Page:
A tweet without context
Overall, there are two reasons to not to categorize Weidel’s statement as true: As Berthold Busch stated, her method of calculation is not the most representative one. Although she used correct figures to mirror the payments, Weidel could have been more precise. Furthermore, the way she makes use of these figures could be misleading. According to her, 19.37€ billion have been transferred to Brussels. Strictly speaking, that part of the statement is incorrect, because the original payment was 31.93€ billion. Still, set off against the returns of 12.56€ billion, the total amount sums up to be almost 20€ billion. De facto, her statement is not totally incorrect, it just could have been more precise.
Second of all, Weidel uses the figures without giving more context, to justify the voices supporting the so-called “Dexit” getting louder. Reading between the lines, the tweet gives the impression that the EU is a waste of money and financed only by Germany. She does not take any account of the benefits each member state is taking from the alliance. Weidel only focuses on communicating the figures to justify the goal of her political party to support the “Dexit”. She leaves out that the EU vastly benefits the economics of its member states and that those benefits cannot only be measured by calculating direct budget transactions. There is a lot more to it.
While researching for this fact check, the EU-Commission stated: “All Member States benefit from being part of the single market, addressing the challenges of migration and fighting terrorism and climate change together […]. Countries will benefit considerably from the effects of investments in other Member States, as they can export more in those countries.”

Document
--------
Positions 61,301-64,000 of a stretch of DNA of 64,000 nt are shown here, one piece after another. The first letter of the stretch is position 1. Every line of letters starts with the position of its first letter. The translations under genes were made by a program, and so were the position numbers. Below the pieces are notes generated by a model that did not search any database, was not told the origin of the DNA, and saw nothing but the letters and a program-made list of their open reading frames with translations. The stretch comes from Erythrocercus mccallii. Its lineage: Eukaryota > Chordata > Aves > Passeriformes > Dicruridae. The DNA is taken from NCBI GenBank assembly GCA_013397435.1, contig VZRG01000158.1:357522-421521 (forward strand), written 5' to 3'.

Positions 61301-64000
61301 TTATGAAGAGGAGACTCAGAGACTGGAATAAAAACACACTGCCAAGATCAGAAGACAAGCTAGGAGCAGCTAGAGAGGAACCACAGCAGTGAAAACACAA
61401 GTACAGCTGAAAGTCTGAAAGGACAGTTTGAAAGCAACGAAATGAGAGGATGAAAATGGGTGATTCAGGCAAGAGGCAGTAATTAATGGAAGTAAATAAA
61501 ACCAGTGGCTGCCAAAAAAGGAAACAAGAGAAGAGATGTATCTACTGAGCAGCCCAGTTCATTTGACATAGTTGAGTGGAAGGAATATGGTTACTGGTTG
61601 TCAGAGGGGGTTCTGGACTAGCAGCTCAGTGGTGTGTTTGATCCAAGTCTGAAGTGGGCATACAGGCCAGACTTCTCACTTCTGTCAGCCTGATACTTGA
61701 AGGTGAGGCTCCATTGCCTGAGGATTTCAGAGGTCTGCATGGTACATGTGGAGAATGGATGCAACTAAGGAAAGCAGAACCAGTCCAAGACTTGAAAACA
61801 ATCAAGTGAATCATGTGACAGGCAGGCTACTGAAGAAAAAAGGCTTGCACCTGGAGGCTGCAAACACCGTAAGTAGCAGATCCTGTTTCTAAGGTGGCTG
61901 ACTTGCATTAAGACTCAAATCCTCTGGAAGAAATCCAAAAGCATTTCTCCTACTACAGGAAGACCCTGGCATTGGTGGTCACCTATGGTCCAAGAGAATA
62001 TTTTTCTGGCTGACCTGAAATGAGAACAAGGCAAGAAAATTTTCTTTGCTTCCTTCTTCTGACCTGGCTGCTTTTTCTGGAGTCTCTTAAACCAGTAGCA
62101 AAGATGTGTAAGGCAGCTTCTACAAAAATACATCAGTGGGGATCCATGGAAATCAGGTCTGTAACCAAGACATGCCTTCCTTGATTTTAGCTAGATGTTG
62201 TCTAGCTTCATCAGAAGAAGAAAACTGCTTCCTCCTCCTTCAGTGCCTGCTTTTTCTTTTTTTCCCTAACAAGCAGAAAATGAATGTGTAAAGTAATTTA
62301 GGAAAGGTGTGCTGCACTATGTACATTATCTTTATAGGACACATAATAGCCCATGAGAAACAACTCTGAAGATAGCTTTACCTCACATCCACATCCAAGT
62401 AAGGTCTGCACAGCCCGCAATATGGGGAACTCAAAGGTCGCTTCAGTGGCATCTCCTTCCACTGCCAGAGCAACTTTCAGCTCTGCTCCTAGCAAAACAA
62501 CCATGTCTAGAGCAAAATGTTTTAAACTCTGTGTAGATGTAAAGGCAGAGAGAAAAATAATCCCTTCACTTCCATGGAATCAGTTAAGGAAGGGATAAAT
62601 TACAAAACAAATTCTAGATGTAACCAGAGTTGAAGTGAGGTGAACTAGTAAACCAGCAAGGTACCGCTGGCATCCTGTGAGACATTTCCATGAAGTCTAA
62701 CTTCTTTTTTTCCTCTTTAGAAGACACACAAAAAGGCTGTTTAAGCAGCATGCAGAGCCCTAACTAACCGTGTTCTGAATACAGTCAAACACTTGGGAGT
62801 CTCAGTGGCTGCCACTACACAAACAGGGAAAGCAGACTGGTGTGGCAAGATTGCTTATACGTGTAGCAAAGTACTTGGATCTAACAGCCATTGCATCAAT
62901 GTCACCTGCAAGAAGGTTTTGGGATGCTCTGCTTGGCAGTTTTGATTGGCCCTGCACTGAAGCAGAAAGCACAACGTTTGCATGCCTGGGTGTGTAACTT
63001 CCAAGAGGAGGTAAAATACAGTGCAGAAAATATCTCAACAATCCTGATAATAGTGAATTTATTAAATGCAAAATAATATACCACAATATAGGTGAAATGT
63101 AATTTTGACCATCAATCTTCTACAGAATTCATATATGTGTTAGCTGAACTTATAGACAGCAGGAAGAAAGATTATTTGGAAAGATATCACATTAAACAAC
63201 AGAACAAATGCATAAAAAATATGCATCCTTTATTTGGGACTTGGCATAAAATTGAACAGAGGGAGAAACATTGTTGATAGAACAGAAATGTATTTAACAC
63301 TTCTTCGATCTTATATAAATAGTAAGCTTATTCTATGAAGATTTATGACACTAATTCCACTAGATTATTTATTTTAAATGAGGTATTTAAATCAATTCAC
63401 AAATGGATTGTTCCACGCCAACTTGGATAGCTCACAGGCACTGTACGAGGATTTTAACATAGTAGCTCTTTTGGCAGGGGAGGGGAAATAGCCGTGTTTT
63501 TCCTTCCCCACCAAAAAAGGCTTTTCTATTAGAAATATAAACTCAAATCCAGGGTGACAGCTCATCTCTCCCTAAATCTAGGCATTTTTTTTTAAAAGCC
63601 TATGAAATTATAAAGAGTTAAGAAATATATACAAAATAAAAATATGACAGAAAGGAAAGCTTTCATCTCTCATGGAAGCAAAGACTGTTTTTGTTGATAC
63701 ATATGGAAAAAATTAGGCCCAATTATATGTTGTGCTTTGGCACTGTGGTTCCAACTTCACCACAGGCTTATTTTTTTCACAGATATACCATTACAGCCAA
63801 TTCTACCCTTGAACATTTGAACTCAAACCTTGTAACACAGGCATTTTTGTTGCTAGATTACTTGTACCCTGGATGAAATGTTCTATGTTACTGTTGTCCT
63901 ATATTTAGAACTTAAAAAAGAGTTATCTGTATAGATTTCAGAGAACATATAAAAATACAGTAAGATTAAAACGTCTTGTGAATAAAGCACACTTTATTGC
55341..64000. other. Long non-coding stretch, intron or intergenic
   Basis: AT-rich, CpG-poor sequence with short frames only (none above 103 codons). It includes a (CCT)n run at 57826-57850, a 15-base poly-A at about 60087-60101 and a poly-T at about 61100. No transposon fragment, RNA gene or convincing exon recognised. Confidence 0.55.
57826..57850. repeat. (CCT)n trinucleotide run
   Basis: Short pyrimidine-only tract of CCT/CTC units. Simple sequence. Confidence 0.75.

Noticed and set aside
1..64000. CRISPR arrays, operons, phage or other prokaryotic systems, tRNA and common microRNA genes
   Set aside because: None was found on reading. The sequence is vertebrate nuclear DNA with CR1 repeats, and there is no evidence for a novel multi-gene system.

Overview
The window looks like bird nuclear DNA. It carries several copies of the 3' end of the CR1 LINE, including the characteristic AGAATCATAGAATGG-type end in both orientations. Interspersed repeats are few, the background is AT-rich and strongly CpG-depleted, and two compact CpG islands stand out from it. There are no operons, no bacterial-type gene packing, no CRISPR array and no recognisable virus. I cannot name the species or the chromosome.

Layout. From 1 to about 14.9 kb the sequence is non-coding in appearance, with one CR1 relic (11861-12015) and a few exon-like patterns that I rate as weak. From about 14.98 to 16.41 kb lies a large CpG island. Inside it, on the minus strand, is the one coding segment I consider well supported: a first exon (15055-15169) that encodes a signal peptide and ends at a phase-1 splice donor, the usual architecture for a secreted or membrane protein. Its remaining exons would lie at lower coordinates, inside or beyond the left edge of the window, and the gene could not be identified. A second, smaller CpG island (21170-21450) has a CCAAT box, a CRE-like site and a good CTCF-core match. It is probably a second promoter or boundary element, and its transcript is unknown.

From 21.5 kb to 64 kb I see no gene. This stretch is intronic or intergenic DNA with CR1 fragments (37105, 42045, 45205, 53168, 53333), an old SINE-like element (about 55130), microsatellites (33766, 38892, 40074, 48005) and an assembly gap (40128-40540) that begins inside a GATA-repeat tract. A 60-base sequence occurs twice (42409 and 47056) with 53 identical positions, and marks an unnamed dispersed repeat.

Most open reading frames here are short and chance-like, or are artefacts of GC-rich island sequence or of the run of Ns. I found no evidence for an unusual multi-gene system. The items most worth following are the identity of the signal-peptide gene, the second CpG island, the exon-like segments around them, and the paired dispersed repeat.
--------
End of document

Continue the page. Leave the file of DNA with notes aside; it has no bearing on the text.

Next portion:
Especially Germany profits from its central location in the single EU Market and easy entries to all countries. To stress how important the alliance is for Germany, Senior Economist Dr. Berthold Busch refers to the German Bundesbank, which published figures of the export and import of German goods. In 2020 goods in a total amount of 634.7€ billion have been exported. He uses those figures to show that there are a lot of benefits that are not considered in Weidel’s calculations.
All those statements show why Weidel’s tweet should not be categorized as completely true. By leaving out context and using figures and facts for her benefit, she tries to manipulate her followers into supporting her interests. As Alice Weidel excludes important information about the benefits of the alliance, she tricks her subscribers into thinking that the EU-membership is a waste of money and is not worth the while because there are no advantages. More detailed information on the benefits of the EU and how a withdrawal or rather a dissolution would affect the member states, can be found in the Blogpost “End of the European Union – who pays the price?”.